Dubska and Krejzova v. The Czech Republic

Application Nos. 28859/11 and 28473/12
Download Judgment: English
Country: Czech Republic
Region: Europe
Year: 2014
Court: European Court of Human Rights
Health Topics: Sexual and reproductive health
Human Rights: Right to health, Right to privacy
Tags: Childbirth, Maternal health, Midwifery, Pregnancy

Ms. Sarka Dubska and Ms. Alexandra Krejzova sued the Government of the Czech Republic, alleging that a Czech law forbidding health professionals from attending home births was in violation of the right to private life as provided for in Article 8 of the Convention for the Protection of Human Rights and Fundamental Freedoms (“Convention”).

Dubska decided to give birth at home and failed to find a midwife to assist at the birth. Czech law only allowed registered health professionals, including midwives, to attend a home birth if the home had the technical equipment necessary. Most private homes were not eligible. Not having found any health professional to assist her, the applicant gave birth to her son at home, alone.

Krejzova was the mother of two children. Both of the children were home-birthed with the assistance of a midwife. The midwives had attended the births without any authorization from the State.

The Court held that there was no violation of Article 8 of Convention. The Court reasoned that, in adopting and applying the policy relating to home births, the government had neither exceeded the wide margin of appreciation afforded to it nor upset the fair balance that had to be struck between competing interests. Though the Court noted that the ban on midwives at home births was an interference with the applicants’ right to respect for their privates lives, the applicants were able to foresee with a degree that was reasonable in the circumstances that the assistance of a health professional at a home birth was not permitted by law. Accordingly, the Court found that the interference was in accordance with the law for the purpose of Article 8 section 2 of the Convention.

The Court also reasoned that the policy was designed to protect the health and safety of the newborn during and after delivery and, at least indirectly, that of the mother. It may accordingly be said that it served a legitimate aim. The Court further held that in balancing the interest of applicants’ freedom of choice and interest of the life and health of the mother and newborn, the mothers concerned, including the applicants, did not have to bear a disproportionate and excessive burden.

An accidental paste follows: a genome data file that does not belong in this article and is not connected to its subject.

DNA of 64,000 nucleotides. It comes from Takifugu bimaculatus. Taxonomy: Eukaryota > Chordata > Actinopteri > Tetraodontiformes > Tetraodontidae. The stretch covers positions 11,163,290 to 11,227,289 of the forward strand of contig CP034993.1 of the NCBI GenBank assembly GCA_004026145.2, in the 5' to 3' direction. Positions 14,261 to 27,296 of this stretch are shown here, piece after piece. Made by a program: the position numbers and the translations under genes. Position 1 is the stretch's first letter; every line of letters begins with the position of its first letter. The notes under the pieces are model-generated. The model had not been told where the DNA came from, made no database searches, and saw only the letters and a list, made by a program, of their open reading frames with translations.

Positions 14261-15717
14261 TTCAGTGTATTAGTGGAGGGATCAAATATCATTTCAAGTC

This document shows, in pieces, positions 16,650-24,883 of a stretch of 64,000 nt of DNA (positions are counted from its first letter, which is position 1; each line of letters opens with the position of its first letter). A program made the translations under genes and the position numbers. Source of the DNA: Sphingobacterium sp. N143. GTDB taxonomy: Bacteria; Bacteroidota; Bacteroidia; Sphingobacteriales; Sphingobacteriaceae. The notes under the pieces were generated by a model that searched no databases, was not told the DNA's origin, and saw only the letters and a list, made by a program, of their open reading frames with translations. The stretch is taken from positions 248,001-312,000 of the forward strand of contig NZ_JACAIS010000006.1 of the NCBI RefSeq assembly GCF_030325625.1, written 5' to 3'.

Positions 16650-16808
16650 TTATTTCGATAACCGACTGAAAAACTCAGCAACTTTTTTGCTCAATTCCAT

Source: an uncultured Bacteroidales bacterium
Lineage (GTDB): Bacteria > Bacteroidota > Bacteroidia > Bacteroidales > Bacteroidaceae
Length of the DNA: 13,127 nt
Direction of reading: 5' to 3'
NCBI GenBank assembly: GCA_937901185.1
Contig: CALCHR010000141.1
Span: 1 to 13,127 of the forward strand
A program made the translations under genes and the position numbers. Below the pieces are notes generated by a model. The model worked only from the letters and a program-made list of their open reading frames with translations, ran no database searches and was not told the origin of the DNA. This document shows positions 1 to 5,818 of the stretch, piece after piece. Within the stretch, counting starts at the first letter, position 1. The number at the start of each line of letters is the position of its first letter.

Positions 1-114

“The Court observes that the present case involves a complex matter of health-care policy requiring an assessment by the national authorities of expert and scientific data concerning the relative risks of hospital and home births. It notes in this respect that besides their physical vulnerability, newborns are fully dependent on decisions made by others, which justifies a strong involvement on the part of the State. Moreover, the issue of home births touches on areas where there is no clear common ground amongst the member States (see paragraphs 59-61 above) and involves general social and economic policy considerations of the State including the allocation of financial means as setting up an adequate emergency system may involve shifting budgetary means from the general system of maternity hospitals to a new security network for home births. In the light of these considerations, the Court is of the opinion that the margin of appreciation to be afforded to the respondent State must be a wide one.” Para. 93.

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